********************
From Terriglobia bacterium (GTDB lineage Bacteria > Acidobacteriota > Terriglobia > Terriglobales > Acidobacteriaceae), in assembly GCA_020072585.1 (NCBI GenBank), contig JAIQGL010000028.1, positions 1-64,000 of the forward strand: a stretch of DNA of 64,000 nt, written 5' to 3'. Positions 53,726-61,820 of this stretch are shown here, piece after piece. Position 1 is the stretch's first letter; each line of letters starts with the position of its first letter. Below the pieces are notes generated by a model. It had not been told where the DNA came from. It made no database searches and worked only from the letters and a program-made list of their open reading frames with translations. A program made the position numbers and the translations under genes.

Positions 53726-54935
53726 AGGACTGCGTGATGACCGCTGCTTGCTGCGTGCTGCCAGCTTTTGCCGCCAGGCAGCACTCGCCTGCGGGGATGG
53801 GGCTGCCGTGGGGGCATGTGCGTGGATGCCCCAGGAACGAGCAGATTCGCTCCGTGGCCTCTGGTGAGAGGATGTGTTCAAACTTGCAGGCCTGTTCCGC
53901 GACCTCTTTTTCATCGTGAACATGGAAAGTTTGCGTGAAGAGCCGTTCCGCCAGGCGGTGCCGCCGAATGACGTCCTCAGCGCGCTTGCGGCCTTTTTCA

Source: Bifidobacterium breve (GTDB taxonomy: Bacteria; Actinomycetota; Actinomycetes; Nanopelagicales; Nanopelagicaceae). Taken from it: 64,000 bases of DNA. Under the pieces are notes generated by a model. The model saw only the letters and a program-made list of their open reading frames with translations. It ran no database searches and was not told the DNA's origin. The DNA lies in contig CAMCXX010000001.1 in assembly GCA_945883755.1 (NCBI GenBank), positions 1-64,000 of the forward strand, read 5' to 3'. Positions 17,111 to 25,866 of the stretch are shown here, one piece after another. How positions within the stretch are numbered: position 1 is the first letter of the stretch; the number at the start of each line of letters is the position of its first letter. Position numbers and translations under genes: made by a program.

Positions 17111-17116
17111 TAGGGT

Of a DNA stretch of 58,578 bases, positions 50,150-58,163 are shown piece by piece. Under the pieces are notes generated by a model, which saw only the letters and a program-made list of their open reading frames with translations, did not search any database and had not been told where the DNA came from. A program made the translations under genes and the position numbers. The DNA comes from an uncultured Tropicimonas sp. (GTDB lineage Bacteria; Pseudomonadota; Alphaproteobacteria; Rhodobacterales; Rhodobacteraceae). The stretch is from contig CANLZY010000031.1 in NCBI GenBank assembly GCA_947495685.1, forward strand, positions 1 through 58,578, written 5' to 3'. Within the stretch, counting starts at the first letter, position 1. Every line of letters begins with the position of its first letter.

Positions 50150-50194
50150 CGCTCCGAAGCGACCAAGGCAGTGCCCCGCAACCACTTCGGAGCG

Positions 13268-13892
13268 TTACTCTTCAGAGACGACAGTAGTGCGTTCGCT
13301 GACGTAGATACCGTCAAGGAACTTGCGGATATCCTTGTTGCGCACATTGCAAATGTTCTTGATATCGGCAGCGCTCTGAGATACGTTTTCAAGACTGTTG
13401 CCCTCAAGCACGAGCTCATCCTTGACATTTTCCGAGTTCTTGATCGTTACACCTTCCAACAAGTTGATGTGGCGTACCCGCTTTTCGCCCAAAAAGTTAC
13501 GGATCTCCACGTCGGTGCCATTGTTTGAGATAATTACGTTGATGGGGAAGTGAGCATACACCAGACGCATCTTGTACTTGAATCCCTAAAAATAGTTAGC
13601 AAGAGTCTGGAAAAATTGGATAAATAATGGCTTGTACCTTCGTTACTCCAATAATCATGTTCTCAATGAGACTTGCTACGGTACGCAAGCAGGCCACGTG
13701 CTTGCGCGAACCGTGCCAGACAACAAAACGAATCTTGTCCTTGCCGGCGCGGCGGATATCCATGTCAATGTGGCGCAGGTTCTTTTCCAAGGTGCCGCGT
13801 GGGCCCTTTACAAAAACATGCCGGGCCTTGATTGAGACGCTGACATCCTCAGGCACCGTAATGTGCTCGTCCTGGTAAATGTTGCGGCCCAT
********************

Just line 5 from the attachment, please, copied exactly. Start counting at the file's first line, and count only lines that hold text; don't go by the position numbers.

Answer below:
53901 GACCTCTTTTTCATCGTGAACATGGAAAGTTTGCGTGAAGAGCCGTTCCGCCAGGCGGTGCCGCCGAATGACGTCCTCAGCGCGCTTGCGGCCTTTTTCA